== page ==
This holiday is associated with the coming of the Lord after 40 days of his birth. The Armenian Church celebrates this holiday, 40 days after January 6 – February 14th. The main ceremony consists of a lit bonfire, symbolizing the coming of spring.
The Armenian national holiday Trndez celebrated annually on February 14, is very similar to Russian Maslenitsa, but with elements of Catholic Valentine’s Day, since the main characters of this day are lovers.
At first, Trndez was a pagan holiday in the ritual of fire worshipers and was called Derendez, which means “sheaf of hay in front of your house” in Armenian symbolizing a wish for a good harvest.
After the adoption of Christianity, the name of the holiday changed, and its essence as well. It began to be celebrated in honour of the Presentation of the Lord to the church (Tiarnndarach in Armenian), and the main participants of Trndez were young men and women – the newlyweds or those who are only going to tie their destinies into marriage.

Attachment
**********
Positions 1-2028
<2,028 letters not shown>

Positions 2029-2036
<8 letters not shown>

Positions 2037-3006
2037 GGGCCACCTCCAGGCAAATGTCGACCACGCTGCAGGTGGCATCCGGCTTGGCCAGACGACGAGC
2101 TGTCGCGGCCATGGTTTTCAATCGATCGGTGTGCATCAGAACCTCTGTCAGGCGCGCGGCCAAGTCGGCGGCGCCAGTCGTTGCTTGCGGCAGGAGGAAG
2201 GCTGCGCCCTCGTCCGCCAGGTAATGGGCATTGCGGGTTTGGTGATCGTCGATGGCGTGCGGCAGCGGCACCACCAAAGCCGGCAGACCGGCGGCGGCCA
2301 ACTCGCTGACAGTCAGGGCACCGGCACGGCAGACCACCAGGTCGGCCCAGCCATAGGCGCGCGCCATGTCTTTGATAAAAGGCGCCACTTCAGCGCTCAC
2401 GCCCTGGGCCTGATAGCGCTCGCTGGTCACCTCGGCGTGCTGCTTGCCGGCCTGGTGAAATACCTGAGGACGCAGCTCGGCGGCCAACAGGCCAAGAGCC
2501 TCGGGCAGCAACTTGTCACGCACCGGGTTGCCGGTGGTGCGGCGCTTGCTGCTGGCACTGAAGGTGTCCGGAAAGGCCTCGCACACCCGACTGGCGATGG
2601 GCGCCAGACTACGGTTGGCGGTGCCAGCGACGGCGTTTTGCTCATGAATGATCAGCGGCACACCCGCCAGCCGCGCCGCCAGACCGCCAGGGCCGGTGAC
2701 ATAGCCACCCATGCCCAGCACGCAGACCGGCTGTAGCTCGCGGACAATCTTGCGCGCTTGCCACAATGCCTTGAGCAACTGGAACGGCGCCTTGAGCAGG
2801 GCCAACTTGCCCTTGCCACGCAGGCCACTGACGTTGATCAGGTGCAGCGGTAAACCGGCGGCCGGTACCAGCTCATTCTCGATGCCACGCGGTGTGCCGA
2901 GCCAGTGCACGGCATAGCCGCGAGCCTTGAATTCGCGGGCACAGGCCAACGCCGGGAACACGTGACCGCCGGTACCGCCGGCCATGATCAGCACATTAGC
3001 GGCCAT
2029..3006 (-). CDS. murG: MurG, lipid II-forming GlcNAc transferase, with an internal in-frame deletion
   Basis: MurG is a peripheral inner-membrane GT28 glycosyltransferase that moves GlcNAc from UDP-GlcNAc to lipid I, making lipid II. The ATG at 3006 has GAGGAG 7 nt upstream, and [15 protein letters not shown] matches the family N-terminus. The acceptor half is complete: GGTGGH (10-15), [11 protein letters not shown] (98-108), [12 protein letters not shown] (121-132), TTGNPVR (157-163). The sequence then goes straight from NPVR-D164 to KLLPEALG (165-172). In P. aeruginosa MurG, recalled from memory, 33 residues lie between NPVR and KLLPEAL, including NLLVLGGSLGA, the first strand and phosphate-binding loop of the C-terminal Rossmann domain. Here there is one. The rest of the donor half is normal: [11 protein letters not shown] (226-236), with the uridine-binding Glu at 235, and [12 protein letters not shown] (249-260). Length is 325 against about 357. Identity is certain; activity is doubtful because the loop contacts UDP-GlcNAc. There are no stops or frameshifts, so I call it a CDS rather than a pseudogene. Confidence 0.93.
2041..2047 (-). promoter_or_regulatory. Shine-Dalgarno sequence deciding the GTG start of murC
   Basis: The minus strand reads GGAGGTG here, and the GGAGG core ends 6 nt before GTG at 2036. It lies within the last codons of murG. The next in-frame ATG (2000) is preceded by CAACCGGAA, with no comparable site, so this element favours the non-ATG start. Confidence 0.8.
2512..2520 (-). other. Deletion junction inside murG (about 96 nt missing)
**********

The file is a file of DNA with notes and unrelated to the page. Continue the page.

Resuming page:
After the festive liturgy in all the churches, the ritual of the newlyweds’ blessing is performed. An important attribute of the day is the fire, over which loving couples jump. It is believed that if they manage to jump without leaving each others’ hands, their family will be strong, and love will be eternal.
After the young couples, childless women jump over the fire hoping that the flames will help them get pregnant. In the end, all join hands and dance around the fire.
According to the old Armenian beliefs, a festive fire on this day provides well-being to those who jump over it. When the fire is extinguished, the remaining ashes are collected and spread across the fields.
And this ritual should bring a good harvest next fall. Currently, fire is not lit everywhere, but, in any case, young men and women walk in the evening through the streets, holding lighted candles.
source – Gardman Tour